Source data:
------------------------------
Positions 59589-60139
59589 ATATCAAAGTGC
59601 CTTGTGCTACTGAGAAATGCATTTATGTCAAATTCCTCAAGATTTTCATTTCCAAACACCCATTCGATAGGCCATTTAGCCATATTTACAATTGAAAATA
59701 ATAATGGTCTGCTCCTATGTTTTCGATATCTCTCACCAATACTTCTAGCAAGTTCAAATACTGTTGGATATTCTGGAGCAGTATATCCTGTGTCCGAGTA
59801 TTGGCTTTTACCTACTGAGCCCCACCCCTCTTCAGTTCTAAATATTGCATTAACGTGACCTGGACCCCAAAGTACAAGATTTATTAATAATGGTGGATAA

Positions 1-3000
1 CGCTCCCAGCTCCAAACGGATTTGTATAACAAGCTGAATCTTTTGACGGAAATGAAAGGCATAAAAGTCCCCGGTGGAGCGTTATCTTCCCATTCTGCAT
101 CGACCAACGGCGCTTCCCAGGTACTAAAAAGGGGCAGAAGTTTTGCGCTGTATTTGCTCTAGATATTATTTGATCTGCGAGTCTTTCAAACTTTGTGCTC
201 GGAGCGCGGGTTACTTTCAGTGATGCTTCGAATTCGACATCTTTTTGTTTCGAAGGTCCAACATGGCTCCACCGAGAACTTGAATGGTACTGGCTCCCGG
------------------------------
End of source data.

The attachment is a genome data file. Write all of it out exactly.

Positions 59589-60139
59589 ATATCAAAGTGC
59601 CTTGTGCTACTGAGAAATGCATTTATGTCAAATTCCTCAAGATTTTCATTTCCAAACACCCATTCGATAGGCCATTTAGCCATATTTACAATTGAAAATA
59701 ATAATGGTCTGCTCCTATGTTTTCGATATCTCTCACCAATACTTCTAGCAAGTTCAAATACTGTTGGATATTCTGGAGCAGTATATCCTGTGTCCGAGTA
59801 TTGGCTTTTACCTACTGAGCCCCACCCCTCTTCAGTTCTAAATATTGCATTAACGTGACCTGGACCCCAAAGTACAAGATTTATTAATAATGGTGGATAA

Positions 1-3000
1 CGCTCCCAGCTCCAAACGGATTTGTATAACAAGCTGAATCTTTTGACGGAAATGAAAGGCATAAAAGTCCCCGGTGGAGCGTTATCTTCCCATTCTGCAT
101 CGACCAACGGCGCTTCCCAGGTACTAAAAAGGGGCAGAAGTTTTGCGCTGTATTTGCTCTAGATATTATTTGATCTGCGAGTCTTTCAAACTTTGTGCTC
201 GGAGCGCGGGTTACTTTCAGTGATGCTTCGAATTCGACATCTTTTTGTTTCGAAGGTCCAACATGGCTCCACCGAGAACTTGAATGGTACTGGCTCCCGG